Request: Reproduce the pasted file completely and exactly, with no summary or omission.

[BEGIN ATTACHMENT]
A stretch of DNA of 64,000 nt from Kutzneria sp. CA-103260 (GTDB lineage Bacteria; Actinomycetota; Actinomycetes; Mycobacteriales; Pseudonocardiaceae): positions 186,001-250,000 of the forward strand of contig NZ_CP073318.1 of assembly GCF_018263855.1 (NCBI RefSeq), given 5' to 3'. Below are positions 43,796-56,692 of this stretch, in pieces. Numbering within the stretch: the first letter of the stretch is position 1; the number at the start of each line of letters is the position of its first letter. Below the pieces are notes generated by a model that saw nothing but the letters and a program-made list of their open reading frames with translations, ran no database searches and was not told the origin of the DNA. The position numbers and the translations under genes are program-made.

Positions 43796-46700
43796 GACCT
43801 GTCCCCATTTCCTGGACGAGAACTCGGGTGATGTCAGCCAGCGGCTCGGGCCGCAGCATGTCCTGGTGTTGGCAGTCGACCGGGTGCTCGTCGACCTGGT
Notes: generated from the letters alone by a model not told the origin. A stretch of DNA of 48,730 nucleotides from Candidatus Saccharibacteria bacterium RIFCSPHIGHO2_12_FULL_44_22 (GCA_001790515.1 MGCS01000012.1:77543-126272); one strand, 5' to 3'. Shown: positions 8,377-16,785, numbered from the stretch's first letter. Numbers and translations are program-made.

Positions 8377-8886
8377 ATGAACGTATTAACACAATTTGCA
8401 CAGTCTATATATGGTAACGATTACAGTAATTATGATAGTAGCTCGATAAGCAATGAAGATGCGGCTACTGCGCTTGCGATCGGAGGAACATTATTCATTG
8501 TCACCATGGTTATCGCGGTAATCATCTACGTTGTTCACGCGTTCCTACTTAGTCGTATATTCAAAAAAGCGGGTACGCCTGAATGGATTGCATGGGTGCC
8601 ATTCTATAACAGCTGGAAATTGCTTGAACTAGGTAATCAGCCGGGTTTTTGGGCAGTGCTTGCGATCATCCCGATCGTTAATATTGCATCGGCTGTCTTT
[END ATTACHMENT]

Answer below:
A stretch of DNA of 64,000 nt from Kutzneria sp. CA-103260 (GTDB lineage Bacteria; Actinomycetota; Actinomycetes; Mycobacteriales; Pseudonocardiaceae): positions 186,001-250,000 of the forward strand of contig NZ_CP073318.1 of assembly GCF_018263855.1 (NCBI RefSeq), given 5' to 3'. Below are positions 43,796-56,692 of this stretch, in pieces. Numbering within the stretch: the first letter of the stretch is position 1; the number at the start of each line of letters is the position of its first letter. Below the pieces are notes generated by a model that saw nothing but the letters and a program-made list of their open reading frames with translations, ran no database searches and was not told the origin of the DNA. The position numbers and the translations under genes are program-made.

Positions 43796-46700
43796 GACCT
43801 GTCCCCATTTCCTGGACGAGAACTCGGGTGATGTCAGCCAGCGGCTCGGGCCGCAGCATGTCCTGGTGTTGGCAGTCGACCGGGTGCTCGTCGACCTGGT
Notes: generated from the letters alone by a model not told the origin. A stretch of DNA of 48,730 nucleotides from Candidatus Saccharibacteria bacterium RIFCSPHIGHO2_12_FULL_44_22 (GCA_001790515.1 MGCS01000012.1:77543-126272); one strand, 5' to 3'. Shown: positions 8,377-16,785, numbered from the stretch's first letter. Numbers and translations are program-made.

Positions 8377-8886
8377 ATGAACGTATTAACACAATTTGCA
8401 CAGTCTATATATGGTAACGATTACAGTAATTATGATAGTAGCTCGATAAGCAATGAAGATGCGGCTACTGCGCTTGCGATCGGAGGAACATTATTCATTG
8501 TCACCATGGTTATCGCGGTAATCATCTACGTTGTTCACGCGTTCCTACTTAGTCGTATATTCAAAAAAGCGGGTACGCCTGAATGGATTGCATGGGTGCC
8601 ATTCTATAACAGCTGGAAATTGCTTGAACTAGGTAATCAGCCGGGTTTTTGGGCAGTGCTTGCGATCATCCCGATCGTTAATATTGCATCGGCTGTCTTT